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Virginia Democrats Seek To Chip Away At Republican Majority In House of Delegates

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Thirteen first-time Democratic candidates are hoping to chip away at the Republican majority in the House of Delegates, taking aim at Northern Virginia Republicans.
WAMU/Michael Pope
Thirteen first-time Democratic candidates are hoping to chip away at the Republican majority in the House of Delegates, taking aim at Northern Virginia Republicans.

In Virginia, Democrats are eager to take the fight to Republicans this fall.

In order to gain the majority in the House of Delegates, Democrats would have to pick up 19 seats—a goal nobody believes is realistic. But Arlington Delegate Alfonso Lopez said if Democrats just pick up four Republican seats, that add one member to every committee.

"What that means is that we have one more seat on Appropriations, one more seat on Commerce and Labor, one more seat on Natural Resources. And we are able to actually make it easier for us to stop the bad legislation from coming out and get the good legislation coming out," he said.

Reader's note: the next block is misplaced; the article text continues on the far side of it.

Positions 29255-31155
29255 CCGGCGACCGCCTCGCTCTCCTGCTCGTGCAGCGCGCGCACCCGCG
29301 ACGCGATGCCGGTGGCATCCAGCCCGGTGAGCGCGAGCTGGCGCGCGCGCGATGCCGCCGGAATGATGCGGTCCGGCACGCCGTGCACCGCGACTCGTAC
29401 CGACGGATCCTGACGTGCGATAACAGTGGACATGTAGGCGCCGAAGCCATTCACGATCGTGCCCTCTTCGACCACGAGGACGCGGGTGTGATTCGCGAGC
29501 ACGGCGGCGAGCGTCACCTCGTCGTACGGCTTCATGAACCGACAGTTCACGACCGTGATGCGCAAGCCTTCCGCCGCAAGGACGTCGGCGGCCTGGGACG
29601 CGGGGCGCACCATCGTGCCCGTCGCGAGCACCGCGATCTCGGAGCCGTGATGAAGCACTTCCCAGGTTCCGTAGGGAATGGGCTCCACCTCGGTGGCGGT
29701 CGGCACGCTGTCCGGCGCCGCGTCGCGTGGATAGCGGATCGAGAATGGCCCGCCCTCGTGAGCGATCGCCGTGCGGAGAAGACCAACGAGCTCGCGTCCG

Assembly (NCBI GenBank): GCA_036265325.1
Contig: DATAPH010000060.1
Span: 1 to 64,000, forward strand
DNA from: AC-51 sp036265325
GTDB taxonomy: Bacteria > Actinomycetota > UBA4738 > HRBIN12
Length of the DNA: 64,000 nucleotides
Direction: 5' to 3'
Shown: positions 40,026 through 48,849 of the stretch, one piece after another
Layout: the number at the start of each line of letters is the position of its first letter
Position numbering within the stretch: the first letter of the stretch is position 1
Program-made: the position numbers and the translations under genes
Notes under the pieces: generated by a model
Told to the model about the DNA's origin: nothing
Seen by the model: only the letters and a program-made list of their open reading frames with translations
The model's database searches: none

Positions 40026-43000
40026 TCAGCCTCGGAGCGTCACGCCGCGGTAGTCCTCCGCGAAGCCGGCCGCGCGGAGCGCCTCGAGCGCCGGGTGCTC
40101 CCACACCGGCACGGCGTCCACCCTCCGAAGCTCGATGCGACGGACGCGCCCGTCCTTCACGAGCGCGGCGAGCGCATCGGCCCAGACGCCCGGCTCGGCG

At a press conference in Clarendon on Tuesday, Delegate Mark Sickles introduced 13 first-time candidates, ready to challenge Northern Virginia's Republicans. He acknowledged many will have a tough time this fall. But, he said, the Democrats are in it for the long haul.

"Society is changing. Younger people are more very open, more open to our messages, and they will not countenance the kind of governing we've had here in the last few years," he said.

The entire House of Delegates is up for election this year, along with the offices of governor, lieutenant governor and attorney general.

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